The purpose of this study was to examine the effects of gender on the job satisfaction of US academics.
The population for this study consisted of full‐time college and university teachers listed in the “Brain Track University Index Directories of the United States Colleges and Universities”. A sampling technique was used to select the respondents surveyed for this study. A total of 1,100 questionnaires were administered to respondents chosen from 80 universities. A total of 560 usable questionnaires were returned, giving a response rate of 51 percent.
The findings of this research show that there are gender differences apparent in the job satisfaction levels of university teachers surveyed for this study. Female faculty were more satisfied with their work and co‐workers, whereas, their male colleagues were more satisfied with their pay, promotions, supervision, and overall job satisfaction. Results also indicated that ranks were significant in explaining gender differences and job satisfaction of the respondents.
This research is delimited to 4 year colleges and universities. Thus, the results of this study cannot be generalized to 2 year and community colleges.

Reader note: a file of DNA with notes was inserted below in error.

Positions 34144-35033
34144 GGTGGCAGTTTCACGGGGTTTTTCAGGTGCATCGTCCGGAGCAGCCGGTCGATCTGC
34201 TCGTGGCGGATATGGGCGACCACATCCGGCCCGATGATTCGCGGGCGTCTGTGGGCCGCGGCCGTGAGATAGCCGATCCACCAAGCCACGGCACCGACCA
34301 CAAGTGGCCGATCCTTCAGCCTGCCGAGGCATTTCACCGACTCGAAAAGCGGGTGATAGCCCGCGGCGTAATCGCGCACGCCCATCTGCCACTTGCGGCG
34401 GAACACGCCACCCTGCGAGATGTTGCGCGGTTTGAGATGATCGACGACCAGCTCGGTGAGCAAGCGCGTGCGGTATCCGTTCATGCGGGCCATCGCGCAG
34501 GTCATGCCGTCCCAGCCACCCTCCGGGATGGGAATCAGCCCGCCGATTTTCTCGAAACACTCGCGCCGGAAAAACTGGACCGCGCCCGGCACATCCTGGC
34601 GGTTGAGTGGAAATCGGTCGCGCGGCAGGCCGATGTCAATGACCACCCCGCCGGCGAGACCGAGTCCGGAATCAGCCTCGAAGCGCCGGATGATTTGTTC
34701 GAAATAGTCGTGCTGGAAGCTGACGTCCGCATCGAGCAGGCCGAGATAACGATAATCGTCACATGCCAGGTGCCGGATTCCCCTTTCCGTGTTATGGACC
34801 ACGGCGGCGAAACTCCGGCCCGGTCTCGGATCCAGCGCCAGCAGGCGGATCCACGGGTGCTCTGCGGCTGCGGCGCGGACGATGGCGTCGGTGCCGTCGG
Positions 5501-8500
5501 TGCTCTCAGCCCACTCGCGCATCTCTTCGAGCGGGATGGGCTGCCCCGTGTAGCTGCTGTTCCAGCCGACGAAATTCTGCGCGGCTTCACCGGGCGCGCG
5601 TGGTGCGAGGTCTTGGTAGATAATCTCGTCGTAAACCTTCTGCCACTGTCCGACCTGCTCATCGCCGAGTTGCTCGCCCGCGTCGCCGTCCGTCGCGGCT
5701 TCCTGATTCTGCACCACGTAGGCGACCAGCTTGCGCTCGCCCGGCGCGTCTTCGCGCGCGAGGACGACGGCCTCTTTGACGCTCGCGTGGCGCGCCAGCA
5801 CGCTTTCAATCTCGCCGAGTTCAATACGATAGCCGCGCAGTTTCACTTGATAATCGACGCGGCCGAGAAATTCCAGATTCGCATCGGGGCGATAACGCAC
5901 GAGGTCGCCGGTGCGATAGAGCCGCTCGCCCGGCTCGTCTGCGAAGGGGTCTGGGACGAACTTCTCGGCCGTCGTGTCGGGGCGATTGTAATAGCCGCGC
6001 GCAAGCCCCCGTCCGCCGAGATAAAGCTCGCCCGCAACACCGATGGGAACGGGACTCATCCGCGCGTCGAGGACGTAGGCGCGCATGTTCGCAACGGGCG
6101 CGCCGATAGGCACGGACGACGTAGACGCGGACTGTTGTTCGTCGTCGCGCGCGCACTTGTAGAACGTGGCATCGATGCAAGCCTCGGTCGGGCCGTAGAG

Findings of the study provides institutional leaders, university and college administrators, and human resources professionals with key information that would enable them to recruit, reward, promote, and retain women faculty. The finding would also enable the government address the issues concerning female academics.
This paper offers practical recommendations to higher education administrators and human resources professionals on how to enhance job satisfaction of female faculty. It also offers suggestions to how to maintain more balanced gender equity in higher education.
Okpara, J.O., Squillace, M. and Erondu, E.A. (2005), "Gender differences and job satisfaction: a study of university teachers in the United States", Women in Management Review, Vol. 20 No. 3, pp. 177-190. https://doi.org/10.1108/09649420510591852Download as .RIS
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